Three European universities designed a study* to evaluate the stress level of horses relative to head and neck position. In the study, the researchers measured cortisol (the hormone related to stress levels found in saliva), the horses’ heart rate, their heart beat intervals, and behavioral signs such as head tossing.
15 Medium to Grand Prix level dressage horses were used in the study. Each rode a predetermined 10-minute test by their traditional rider at three different head carriages:
- Loose Frame: Reigns were kept as loose as possible and the rider did not try to obtain a specific head set.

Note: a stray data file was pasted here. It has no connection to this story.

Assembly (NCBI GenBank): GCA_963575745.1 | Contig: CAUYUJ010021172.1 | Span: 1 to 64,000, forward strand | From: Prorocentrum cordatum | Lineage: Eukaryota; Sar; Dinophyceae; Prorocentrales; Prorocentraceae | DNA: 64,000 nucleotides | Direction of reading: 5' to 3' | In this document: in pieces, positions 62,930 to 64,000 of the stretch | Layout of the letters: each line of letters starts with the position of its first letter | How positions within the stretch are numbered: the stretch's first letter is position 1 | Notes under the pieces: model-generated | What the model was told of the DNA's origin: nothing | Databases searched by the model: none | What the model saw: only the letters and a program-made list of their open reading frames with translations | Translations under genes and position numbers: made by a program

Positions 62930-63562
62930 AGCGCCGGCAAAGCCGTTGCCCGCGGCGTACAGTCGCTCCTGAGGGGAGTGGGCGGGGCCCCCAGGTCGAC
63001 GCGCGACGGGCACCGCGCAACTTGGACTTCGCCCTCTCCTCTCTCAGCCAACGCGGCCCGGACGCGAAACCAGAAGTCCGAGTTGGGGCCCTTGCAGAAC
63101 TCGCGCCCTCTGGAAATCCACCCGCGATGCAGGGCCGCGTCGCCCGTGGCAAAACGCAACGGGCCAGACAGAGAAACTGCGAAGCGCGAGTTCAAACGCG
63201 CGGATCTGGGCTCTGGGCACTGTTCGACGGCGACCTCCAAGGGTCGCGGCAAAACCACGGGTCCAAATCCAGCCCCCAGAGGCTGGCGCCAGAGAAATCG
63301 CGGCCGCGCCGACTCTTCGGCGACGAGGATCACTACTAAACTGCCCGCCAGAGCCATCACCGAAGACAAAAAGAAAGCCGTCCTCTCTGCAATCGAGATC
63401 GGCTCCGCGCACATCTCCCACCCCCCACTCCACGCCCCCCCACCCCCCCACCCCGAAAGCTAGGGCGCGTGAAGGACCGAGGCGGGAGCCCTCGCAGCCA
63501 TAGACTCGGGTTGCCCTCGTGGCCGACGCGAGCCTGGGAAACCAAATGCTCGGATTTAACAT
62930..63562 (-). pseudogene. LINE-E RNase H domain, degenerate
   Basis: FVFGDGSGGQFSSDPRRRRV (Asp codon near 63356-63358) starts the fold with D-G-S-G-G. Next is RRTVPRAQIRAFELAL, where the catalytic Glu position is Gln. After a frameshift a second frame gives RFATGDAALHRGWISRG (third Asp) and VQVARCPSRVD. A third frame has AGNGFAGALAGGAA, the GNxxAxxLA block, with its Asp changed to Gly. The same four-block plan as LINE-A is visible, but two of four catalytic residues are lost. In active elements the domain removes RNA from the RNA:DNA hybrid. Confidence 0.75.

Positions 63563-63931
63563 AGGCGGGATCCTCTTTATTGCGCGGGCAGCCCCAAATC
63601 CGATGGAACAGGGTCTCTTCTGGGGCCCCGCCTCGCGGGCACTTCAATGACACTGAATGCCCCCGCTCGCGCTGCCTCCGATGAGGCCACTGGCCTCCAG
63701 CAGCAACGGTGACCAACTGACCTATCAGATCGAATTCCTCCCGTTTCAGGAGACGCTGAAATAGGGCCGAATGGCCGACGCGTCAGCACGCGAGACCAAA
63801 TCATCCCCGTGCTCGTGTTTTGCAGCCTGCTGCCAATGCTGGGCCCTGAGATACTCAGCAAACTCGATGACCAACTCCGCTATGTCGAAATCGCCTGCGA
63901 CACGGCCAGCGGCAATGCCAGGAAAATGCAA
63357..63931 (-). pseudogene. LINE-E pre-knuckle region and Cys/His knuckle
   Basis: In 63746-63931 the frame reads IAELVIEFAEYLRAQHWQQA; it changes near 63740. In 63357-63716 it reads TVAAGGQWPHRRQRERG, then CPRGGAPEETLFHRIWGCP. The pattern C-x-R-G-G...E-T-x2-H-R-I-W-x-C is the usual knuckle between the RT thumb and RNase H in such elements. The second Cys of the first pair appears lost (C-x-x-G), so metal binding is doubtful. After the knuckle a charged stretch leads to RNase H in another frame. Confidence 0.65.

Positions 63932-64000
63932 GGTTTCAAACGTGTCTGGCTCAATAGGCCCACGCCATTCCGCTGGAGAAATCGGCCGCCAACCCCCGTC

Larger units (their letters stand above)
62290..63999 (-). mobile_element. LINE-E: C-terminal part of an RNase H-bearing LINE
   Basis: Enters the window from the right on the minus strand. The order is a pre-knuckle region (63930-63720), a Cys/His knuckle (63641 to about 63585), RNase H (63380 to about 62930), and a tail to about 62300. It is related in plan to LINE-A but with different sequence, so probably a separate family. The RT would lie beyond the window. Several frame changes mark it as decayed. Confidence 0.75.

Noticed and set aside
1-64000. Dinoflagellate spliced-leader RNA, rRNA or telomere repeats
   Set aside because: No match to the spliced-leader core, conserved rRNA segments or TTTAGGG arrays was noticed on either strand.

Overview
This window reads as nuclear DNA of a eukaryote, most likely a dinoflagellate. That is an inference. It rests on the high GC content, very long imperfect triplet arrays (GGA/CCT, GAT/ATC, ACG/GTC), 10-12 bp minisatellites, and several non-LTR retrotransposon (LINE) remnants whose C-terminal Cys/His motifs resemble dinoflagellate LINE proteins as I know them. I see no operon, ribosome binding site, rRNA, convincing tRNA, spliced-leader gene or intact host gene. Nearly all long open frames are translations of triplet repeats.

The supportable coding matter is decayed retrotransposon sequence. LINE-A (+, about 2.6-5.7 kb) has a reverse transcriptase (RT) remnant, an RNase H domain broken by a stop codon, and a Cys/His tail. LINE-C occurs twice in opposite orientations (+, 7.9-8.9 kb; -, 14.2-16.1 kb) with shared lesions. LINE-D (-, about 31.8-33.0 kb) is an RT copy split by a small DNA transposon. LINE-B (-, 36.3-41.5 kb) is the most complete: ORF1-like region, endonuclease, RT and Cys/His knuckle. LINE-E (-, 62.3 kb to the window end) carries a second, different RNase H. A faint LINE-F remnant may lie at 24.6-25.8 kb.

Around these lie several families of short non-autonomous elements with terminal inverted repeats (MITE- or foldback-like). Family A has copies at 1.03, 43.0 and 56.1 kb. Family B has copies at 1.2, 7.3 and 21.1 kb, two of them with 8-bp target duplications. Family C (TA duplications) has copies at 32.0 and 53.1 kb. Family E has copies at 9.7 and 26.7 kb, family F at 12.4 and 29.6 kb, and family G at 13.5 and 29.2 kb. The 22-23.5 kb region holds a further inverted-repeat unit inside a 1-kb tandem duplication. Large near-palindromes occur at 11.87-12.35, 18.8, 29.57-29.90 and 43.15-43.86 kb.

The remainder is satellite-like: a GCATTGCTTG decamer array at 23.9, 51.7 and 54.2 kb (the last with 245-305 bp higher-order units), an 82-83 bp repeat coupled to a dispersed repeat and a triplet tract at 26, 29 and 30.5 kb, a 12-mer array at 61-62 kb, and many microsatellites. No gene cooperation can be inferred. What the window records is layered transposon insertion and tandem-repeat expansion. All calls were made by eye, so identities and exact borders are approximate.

- Competition Frame: The bridge of the nose was vertical and neck at a 70.01 degree angle (+ or – 3.6 degrees)
- Low Deep and Round: The bridge of the nose was behind the vertical and the chin was close to touching the chest.
Each of these horses was worked on a regular bases at the “low, deep, and round” position so this newest of the exercise would not induce increased stress levels.
The study found that horses riding at the low, deep and round position had “significantly higher cortisol concentration immediately after being ridden.” Additionally, stress behaviors like head movement or shaking were seen in this position. Heart rate and heart beat intervals were unchanged.
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*Reference: “How Head Carriage Affects Stress Levels” Equus June 2014